Visual Estimation of Blood Loss in Emergency Situations

visual estimation of blood loss

Blood loss estimation is an important skill for emergency services personnel to have when treating victims of bleeding. It helps medical professionals assess the patient’s risk of hypovolemic shock and mortality, and decide whether to give a blood transfusion for optimal patient blood management.

While estimating blood loss as accurately as possible is important for medical professionals, the top priorities if you witness an accident or trauma are to call the emergency services and to act quickly to stop any further blood loss.

Techniques Used to Estimate Blood Loss

A systematic review of 140 different studies on blood loss estimation was conducted by Gerdessen et al. in 2020, in relation to obstetric blood loss. This study focused mostly on the immediate postpartum period and compared different blood loss estimation techniques.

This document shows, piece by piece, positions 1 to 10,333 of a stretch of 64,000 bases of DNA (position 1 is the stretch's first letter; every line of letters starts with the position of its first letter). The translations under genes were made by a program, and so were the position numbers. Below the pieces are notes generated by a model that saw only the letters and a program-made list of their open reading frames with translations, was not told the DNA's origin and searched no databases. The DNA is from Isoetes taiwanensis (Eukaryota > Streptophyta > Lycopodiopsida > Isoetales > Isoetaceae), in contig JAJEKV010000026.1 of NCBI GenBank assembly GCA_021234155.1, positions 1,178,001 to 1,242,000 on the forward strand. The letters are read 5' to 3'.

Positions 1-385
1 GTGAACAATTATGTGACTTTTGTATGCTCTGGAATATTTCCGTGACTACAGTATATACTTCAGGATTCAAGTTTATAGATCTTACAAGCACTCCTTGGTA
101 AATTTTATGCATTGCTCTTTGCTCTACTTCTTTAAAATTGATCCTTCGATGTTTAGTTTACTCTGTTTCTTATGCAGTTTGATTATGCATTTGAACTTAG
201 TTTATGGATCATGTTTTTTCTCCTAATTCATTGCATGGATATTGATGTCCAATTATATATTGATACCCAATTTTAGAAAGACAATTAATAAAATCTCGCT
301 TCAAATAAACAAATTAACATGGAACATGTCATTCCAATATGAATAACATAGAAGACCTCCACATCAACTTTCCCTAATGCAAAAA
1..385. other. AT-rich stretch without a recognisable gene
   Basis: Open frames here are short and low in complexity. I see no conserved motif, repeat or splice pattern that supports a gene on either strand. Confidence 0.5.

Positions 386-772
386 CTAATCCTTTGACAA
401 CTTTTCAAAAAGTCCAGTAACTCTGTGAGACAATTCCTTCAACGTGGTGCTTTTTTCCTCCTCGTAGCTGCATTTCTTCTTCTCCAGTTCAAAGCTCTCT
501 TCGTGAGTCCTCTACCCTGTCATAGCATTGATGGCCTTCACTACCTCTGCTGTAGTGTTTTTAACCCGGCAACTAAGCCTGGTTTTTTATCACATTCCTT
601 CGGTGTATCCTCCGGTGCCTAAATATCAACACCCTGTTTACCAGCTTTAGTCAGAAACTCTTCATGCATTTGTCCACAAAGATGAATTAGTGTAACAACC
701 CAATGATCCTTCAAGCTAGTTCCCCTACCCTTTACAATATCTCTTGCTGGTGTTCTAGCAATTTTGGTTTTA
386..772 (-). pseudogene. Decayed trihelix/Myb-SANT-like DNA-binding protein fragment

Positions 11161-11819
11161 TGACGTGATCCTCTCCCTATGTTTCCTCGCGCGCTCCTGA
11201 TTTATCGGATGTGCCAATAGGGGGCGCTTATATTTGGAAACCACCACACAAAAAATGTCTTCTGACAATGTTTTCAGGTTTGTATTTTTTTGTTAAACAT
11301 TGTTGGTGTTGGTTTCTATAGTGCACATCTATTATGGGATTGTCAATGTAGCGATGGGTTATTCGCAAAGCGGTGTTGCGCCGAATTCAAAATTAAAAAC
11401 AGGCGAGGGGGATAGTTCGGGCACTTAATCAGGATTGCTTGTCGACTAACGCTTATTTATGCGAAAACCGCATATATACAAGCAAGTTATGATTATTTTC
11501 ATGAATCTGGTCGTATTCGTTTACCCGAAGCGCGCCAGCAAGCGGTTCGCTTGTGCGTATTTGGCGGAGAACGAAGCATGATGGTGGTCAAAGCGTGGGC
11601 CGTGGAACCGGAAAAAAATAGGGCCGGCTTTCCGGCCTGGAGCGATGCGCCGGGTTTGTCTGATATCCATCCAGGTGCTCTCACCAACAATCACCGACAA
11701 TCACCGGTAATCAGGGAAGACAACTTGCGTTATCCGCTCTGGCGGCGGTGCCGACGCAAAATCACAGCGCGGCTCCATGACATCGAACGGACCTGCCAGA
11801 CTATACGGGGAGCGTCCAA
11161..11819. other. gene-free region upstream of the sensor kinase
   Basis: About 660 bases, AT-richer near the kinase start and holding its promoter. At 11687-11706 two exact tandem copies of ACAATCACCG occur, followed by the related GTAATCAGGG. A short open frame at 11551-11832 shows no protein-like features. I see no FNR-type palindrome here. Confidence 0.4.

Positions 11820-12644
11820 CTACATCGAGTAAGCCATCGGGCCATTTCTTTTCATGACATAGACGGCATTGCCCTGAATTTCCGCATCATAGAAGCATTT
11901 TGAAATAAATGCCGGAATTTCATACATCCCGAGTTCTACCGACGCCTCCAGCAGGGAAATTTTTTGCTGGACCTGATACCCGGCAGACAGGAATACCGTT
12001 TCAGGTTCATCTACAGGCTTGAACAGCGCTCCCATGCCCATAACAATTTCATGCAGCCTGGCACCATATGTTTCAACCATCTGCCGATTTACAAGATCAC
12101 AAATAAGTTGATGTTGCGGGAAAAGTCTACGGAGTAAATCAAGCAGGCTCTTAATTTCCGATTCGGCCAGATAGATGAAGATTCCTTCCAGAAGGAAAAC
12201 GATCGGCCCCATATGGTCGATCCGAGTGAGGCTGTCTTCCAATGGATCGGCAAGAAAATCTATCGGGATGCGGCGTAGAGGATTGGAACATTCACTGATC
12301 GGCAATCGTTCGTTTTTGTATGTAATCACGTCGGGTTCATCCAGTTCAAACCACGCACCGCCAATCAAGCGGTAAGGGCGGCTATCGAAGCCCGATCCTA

In this study, it was noted that visual estimation of blood loss is one of the most widely used techniques, but that it has serious shortcomings—even in clinical settings. The study also noted that using pictograms and other visual measures didn't lead to notable improvements in the estimations made by trained physicians.

In addition to visual estimation of blood loss, there are several other methods that were mentioned in this study:

  • Gravimetric: Blood loss is estimated by weighing surgical material saturated with blood and subtracting the dry weight of the material.
  • Direct Measurement: Collection bags are placed under the patient (in this study, the patient who is giving birth) in order to collect all liquids lost during and after birth.
  • Calculated Blood Loss: Various formulas are used to calculate the amount of blood lost compared to the patient’s total blood volume. These formulas typically take into account the patient's weight, height, and sex.
  • Colorimetric Blood Loss Estimation: A smartphone app called Triton has shown promise in calculating blood loss. This app calculates the estimated blood loss by taking photos of used surgical gauze and canisters.

Estimating Blood Loss Using Gauze

Algadiem et al. (2016) proposed a visual blood loss estimation system to help estimate surgical blood loss using gauze. This method can be used both by laypeople and trained medical personnel.